Setting a new asset allocation is one thing, implementing it is another thing altogether. CalPERS expects to have its new asset allocation implementation policies completed by the beginning of July, so head of asset allocation, Farouki Majeed, discusses the challenge.
Senior investment officer, asset allocation at CalPERS, Farouki Majeed, is optimistic – tired but optimistic. For the past few years his team has been responsible for the research, presentation, decision-making and now implementation of the fund’s new risk-based asset allocation targets.
The alternative asset classification introduces the concept of two hedging portfolios to protect against extreme market risks (liquidity), and rising inflation; and allocates according to how those assets function in high- or low-growth markets, and the prevailing inflation environment.
This year it is unlikely to result in any major changes in actual asset allocation, but the framework for assessing the portfolio in its entirety, with a particular emphasis on risk management, is now in place.
A desire to hedge the portfolio against extreme market risks and rising inflation was one of the underlying drivers of the change, and Majeed says setting a minimum allocation for the inflation and liquidity buckets, the two hedging portfolios, was a necessity.
“You could run an unconstrained optimisation but then you wouldn’t get the allocations because you wouldn’t like the risk/return. We are saying you need a minimum allocation to these buckets because we expect them to address tail risk,” he says.
“The rest of the portfolio is a combination of growth oriented assets – dependent on favourable economic conditions – public and private equity, and real assets.”
Inflation and liquidity have been set targets of 4 per cent each, and Majeed says those targets will be reached “soon”, with the fixed-income group being recalibrated to manage the liquidity and inflation portfolios.
July 1 is the target date for the new asset allocation implementation policies for the three-year plan, this will detail issues such as the ranges for sub-portfolios within the broader categories.
The new asset allocation targets (see table below) will be achieved over a longer time frame, and Majeed says are some assets that need work to reach their targets.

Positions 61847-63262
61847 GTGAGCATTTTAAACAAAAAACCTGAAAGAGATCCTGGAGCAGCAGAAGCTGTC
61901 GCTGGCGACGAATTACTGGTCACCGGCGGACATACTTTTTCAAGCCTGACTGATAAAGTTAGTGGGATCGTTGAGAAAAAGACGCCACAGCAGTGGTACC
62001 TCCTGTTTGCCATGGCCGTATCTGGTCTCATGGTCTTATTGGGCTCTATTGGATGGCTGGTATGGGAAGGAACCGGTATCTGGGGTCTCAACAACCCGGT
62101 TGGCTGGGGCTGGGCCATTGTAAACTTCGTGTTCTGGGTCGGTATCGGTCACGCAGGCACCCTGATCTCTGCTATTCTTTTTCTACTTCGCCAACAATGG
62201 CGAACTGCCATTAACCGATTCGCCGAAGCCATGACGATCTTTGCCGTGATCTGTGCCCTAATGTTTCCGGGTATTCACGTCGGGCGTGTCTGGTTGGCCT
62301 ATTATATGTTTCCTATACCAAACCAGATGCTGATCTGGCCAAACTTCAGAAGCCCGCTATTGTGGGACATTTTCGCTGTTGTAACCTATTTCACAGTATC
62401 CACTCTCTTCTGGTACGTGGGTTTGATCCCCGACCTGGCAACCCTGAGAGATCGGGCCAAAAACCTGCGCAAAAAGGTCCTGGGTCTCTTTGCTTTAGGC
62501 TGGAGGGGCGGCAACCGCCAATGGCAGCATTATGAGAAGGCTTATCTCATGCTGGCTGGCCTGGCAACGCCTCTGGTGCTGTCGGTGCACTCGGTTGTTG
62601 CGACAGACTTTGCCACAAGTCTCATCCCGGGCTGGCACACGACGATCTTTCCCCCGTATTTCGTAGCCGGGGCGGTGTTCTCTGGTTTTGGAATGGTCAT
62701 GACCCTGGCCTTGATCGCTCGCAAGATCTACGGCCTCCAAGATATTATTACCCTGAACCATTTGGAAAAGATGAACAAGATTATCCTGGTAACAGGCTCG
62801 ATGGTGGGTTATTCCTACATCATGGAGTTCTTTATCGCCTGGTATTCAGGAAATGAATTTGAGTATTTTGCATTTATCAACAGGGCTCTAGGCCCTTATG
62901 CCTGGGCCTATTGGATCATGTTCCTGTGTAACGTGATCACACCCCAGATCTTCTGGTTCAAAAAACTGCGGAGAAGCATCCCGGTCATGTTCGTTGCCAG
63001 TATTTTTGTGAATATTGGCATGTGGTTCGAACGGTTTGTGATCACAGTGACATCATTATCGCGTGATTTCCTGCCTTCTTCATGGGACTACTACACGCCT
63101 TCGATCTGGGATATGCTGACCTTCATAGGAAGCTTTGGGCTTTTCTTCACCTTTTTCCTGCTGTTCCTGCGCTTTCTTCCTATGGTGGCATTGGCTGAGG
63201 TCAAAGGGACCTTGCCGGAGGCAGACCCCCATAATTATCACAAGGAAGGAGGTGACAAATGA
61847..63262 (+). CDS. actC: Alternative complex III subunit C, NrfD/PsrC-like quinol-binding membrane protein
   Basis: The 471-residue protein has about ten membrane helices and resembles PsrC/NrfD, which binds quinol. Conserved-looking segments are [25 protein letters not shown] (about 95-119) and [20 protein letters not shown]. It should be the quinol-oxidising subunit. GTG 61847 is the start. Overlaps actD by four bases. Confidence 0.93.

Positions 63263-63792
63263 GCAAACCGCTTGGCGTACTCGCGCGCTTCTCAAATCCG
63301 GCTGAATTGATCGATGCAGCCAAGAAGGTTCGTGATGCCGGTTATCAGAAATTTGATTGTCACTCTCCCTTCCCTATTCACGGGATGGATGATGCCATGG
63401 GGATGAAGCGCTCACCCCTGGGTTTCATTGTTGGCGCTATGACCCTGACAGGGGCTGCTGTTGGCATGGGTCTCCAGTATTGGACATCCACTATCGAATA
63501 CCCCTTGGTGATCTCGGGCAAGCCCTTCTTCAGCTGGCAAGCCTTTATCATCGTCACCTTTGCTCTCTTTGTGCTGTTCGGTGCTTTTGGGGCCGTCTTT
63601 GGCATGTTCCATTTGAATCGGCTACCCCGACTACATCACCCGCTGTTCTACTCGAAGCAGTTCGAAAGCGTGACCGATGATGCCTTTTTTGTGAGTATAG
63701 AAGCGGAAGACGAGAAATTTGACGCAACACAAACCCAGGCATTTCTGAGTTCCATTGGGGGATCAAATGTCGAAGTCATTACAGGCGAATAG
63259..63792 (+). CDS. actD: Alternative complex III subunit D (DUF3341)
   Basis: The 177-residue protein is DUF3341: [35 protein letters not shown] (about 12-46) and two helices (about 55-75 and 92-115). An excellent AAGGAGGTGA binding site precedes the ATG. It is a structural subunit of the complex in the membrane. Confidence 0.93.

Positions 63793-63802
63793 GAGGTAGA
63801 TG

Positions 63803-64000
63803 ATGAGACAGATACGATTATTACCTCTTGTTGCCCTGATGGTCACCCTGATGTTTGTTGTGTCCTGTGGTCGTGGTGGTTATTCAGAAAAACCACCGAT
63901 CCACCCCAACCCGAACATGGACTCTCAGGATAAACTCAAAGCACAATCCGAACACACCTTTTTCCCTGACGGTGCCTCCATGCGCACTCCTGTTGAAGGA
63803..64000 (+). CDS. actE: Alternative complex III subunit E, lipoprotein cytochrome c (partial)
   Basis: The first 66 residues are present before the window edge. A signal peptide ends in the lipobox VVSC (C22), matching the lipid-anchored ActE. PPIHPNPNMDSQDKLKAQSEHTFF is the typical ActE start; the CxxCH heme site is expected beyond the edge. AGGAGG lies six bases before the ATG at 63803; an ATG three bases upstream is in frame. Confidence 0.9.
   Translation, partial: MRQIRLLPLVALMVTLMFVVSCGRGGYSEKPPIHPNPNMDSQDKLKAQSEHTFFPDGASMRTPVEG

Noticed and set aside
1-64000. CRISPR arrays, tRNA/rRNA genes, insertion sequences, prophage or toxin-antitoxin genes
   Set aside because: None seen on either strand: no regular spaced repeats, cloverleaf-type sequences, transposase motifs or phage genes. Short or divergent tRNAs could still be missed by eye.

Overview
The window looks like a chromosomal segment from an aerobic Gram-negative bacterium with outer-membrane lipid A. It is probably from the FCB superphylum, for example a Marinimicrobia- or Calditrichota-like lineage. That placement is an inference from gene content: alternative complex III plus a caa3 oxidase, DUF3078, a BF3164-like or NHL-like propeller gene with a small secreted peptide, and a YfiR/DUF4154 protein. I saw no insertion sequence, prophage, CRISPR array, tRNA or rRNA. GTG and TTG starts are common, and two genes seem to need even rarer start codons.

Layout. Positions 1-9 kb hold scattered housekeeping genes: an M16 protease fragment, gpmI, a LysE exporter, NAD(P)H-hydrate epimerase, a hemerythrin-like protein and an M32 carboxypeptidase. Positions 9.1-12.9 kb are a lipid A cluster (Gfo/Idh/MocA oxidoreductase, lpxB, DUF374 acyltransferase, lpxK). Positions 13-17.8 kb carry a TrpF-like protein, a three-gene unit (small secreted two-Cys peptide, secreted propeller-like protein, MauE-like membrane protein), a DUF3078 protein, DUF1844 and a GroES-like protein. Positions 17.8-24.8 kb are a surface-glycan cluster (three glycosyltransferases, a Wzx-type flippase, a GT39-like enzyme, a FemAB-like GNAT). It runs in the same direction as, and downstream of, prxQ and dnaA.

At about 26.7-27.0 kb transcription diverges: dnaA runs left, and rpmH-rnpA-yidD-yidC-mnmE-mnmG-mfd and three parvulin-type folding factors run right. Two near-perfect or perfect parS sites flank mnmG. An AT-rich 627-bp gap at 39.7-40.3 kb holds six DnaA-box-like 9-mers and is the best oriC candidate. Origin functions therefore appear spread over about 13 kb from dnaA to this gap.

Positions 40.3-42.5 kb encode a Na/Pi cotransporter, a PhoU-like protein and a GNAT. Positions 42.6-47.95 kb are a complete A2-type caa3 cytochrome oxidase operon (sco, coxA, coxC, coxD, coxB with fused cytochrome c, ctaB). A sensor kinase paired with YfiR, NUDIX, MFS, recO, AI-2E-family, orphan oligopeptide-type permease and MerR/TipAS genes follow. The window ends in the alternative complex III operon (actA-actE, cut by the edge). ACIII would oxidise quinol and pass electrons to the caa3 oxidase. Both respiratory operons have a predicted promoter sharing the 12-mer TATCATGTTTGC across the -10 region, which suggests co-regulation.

Commodities is at its target but the 3 per cent infrastructure target is a long way off.
“Real allocations depend on the opportunity,” he says.
In addition to these investment-specific challenges, there are also some implementation issues the fund is working on.
“We need to sharpen our tools and modelling in terms of risk and assessment models, and we are upgrading our risk system as we speak,” Majeed says.
The fund uses Barra which it is upgrading in the fourth quarter of this year.
“We are also trying to improve our internal governance and decision-making processes to be able to make this happen.”
Like its institutional peers, CalPERS conducts a major strategic asset allocation review every three years, it now also wants to incorporate an annual review of risk and return expectations to validate those assumptions.
The next step in the new asset allocation implementation is for each asset class to develop a strategic plan and portfolio construction expectations.
One of the more empowering results of this process, according to Majeed, is that the senior investment officers of each asset class have a “fair amount of authority and flexibility relative to their targets and risk”.
“The board delegates authority to the senior investment officer of each asset class which is adequate for them to implement,” he says.
The SIOs and CIO will meet regularly to tweak investment allocations and discuss the portfolio in broad terms of risk and return. In this way the new framework will provide investment staff with the ability to work more holistically.
It enables staff to manage assets in terms of how they perform in varying conditions – inflationary, deflationary and cash-constrained environments – and a framework for assessing investments and adjusting them according to market trends.
“It is our intention to make adjustments, particularly in light of uncertain conditions. I can’t say we will make huge moves but we are thinking through it and we have authority within the ranges.
“We will be looking for private assets to provide some alpha and the hedge fund program is potentially a source of alpha for us.”
There is still a focus, but more work to be done, on the attribution of excess return.
Majeed says the interaction between the investment staff and the board in terms of coming to the best decision around asset allocation has been an important part of the process.
“One lesson, particularly because the board makes the asset allocation decision, is the process is very important. It was important to start early and conduct the necessary education and information sessions with the board to bring them along the process. We brought outside experts to present their views. It takes time educating the board and bringing them to a good position.”
He says internally there are still some issues in terms of the impact on the way asset classes will be managed and they will be addressed “along the way”.
“We will be sure to get buy-in from internal staff members,” he says. “This is just the beginning.”
CalPERS alternative asset classification 2010
Income Fixed income 16.0%
Growth Public equity 49.0
Private equity 14.0
Real Real estate 10.0
Infrastructure & forestland 3.0
Inflation Inflation linked bonds 3.0
Liquidity Treasuries 4.0
CalPERS historical asset allocation policies
|Total fixed income||41||28||28||28||26||26||19||22|